Tag Archives: MyFootballClub

MyFootballClub is NOT a Good Model of Customer Relationship Management

I throw up a little in my mouth every time I hear fans of football clubs described as customers, as the relationship is so much more than that, yet there can in fact be benefits for fans in working with clubs on expectations of good  “customer” service. After all, we do pump huge amounts of money into their businesses, and yet fans are often taken for granted. Getting treated like a customer is a step-up from the attitude some football clubs have had to their fans over the years, especially in England.

One key avenue for businesses to do this is through what is called Social Customer Relationship Management (CRM, and don’t worry, I had to Wikipedia that) using the technology of new media. We’ve been big proponents here of football teams using outlets like Twitter to engage fans, as it can have considerable benefits for everyone in connecting clubs to their communities at low cost.

So when I stumbled upon a blog post on CustomerThink — apparently “a global online community of business leaders striving to create profitable customer-centric enterprises” — I was interested to see football clubs at the centre of Kristian Gotsch’s “11 reasons why sports clubs should take the lead in Social CRM”.

The first example he cites, sadly, is an awful example of “Social Customer Relationship Management”: Ebbsfleet United, best known as the club that became the victim of the MyFootballClub experiment as “The world’s first web community owned club”.

Assuming that clubs and leagues integrate their social media activities with their overall CRM strategies it could not be long before sports clubs – instead of being late adopters of CRM – stand out as thought leaders.

In the past years several sports clubs and leagues have taken steps in the area of social media. These initiatives range from clubs setting up online forums or using existing network tools to connect with fans to the other extreme of for example Ebbsfleet United, where fans own the club!

Although the adoption of social media in sports is still in its early stages (as it is in most industries) a range of industry specific factors – or accelerators – within the world of sports leads me to repeat the claim about the sports industry’s potential future leadership role in relation to successful (social) CRM.

Ebbsfleet United? Yes, a clever entrepreneur did put together a business model that saw “fans” buy the club two years ago. A savvy PR push by founder, former journalist Will Brooks, got momentum going as fans signed up at MyFootballClub.co.uk to pay and be a part of the takeover of Ebbsfleet.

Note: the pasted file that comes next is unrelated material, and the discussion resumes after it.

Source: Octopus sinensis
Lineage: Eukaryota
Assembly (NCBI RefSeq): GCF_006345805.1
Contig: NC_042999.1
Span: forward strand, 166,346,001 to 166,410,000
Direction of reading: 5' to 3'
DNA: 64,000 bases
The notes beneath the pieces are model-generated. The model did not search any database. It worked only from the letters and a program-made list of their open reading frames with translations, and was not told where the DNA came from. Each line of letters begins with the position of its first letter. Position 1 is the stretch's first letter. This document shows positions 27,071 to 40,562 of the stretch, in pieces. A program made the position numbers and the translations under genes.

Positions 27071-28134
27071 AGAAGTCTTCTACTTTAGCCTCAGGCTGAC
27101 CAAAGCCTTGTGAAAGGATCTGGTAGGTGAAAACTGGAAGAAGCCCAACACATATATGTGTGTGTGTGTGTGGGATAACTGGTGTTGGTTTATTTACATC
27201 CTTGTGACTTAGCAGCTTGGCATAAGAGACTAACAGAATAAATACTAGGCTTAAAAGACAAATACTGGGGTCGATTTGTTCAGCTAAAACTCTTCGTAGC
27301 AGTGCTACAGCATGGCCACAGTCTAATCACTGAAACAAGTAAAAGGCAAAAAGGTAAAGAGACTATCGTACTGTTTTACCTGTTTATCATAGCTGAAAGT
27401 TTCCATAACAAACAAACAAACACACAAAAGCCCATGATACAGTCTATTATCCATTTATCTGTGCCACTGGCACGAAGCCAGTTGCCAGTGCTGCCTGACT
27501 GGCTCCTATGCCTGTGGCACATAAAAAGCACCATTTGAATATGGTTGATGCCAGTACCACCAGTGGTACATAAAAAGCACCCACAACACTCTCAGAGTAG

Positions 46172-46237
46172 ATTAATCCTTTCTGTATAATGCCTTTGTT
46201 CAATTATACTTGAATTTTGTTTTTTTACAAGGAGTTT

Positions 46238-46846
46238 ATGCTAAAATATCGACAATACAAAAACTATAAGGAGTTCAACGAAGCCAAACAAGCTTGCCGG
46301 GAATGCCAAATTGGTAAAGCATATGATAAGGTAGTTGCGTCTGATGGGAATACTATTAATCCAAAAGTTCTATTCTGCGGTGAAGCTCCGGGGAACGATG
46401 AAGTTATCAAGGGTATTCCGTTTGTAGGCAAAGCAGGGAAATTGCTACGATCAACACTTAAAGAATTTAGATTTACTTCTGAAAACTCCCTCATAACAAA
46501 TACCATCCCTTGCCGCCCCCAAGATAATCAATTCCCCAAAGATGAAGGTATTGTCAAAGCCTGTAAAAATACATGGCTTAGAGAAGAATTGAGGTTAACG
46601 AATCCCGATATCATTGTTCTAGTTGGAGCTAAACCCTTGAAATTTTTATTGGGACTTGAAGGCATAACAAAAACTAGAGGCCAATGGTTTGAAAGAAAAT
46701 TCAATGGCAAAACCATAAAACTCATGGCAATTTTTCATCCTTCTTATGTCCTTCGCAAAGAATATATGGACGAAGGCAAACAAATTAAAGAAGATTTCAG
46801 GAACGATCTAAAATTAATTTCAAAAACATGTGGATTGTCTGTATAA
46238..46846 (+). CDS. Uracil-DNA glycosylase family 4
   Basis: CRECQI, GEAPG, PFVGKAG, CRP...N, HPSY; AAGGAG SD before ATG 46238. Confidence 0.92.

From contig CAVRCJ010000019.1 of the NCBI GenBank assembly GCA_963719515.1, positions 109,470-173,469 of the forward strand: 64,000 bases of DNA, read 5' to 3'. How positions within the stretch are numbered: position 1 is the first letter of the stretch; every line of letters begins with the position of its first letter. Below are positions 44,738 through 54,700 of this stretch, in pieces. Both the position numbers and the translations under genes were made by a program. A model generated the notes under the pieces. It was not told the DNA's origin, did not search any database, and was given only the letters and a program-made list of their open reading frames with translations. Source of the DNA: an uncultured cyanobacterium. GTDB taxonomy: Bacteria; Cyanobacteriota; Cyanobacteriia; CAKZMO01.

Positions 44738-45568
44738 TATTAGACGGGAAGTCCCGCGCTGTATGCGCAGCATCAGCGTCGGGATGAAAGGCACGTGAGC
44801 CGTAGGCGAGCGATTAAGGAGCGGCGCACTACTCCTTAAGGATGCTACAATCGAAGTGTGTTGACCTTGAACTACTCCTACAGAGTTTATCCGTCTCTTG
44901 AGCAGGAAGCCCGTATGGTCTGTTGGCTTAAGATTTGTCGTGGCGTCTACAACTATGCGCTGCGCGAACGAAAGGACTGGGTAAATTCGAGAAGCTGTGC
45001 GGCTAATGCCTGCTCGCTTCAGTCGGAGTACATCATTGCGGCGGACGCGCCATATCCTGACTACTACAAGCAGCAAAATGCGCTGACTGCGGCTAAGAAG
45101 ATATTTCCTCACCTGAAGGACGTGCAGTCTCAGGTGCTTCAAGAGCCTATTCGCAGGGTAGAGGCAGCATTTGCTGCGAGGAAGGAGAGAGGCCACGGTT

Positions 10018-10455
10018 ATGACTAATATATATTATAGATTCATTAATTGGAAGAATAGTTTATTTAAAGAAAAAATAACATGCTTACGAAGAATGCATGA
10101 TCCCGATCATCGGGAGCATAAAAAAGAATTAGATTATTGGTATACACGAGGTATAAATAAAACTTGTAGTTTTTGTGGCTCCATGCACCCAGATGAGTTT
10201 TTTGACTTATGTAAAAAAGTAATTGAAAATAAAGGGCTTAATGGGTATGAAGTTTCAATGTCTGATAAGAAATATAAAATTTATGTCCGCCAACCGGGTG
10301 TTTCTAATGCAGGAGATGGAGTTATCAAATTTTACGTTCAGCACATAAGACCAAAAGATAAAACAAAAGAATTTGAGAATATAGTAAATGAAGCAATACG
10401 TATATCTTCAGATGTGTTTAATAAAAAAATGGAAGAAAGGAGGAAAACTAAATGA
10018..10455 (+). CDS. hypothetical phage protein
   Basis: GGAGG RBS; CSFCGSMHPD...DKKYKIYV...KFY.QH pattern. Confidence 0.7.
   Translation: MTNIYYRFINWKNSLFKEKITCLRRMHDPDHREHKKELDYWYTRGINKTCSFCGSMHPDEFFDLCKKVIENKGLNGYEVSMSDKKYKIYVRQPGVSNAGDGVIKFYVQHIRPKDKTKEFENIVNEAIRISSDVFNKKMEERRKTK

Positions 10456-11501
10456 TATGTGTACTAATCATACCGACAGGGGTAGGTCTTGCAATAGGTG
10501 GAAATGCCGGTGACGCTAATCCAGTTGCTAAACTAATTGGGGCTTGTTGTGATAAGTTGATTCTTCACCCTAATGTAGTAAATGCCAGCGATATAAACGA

The worldwide community of “fans” who came together typified the belief that boundaries and locality no long matter; a fan is a fan is a customer whereever he or she is. As the CustomerThink blog goes on to say:

Clubs are going international. The good old assumption that a certain geographical area is the (potential) fan base of a club has been disrupted. This is primarily due to advances in technology – both in terms of more widespread traditional technology as well as development of new technology. At every major sport club today one of the key focus areas is thus also looking beyond its own area and even its own country to connect with fans and the race is on for who gets the biggest piece of the pie first. This dramatic shift in focus by clubs in their marketing and sales strategies will only accelerate the clubs [sic] focus on social media as well.

Ebbsfleet were supposed to be the definitive proof of this, a sports team owned by a web fanbase without geographic restriction. But they have only served to prove the limitations of online social media, and remind us that clubs are still grounded in their locality first and foremost for their primary and essential fanbase, whatever the technology available for social media.

We first commented on the “bubble bursting” for Ebbsfleet just a little more than a month after the takeover, as discord about the entire purpose of the club broke out. Then, on the first year anniversary of the takeover, we learned that a staggering 23,000 of the 32,000 members had not renewed for a second year of membership.The club’s playing budget was slashed, and poor results have followed, with Ebbsfleet in a very precarious position in the Blue Square Premier league table.

A year on again, and 4,200 of Ebbsfleet’s remaining 8,500 members are up for renewal this Friday. How many will stay on? MyFC had all the web gurus in the world running a very impressive website for their members, connecting them in numerous innovative ways from video to active forums, but it hasn’t been enough.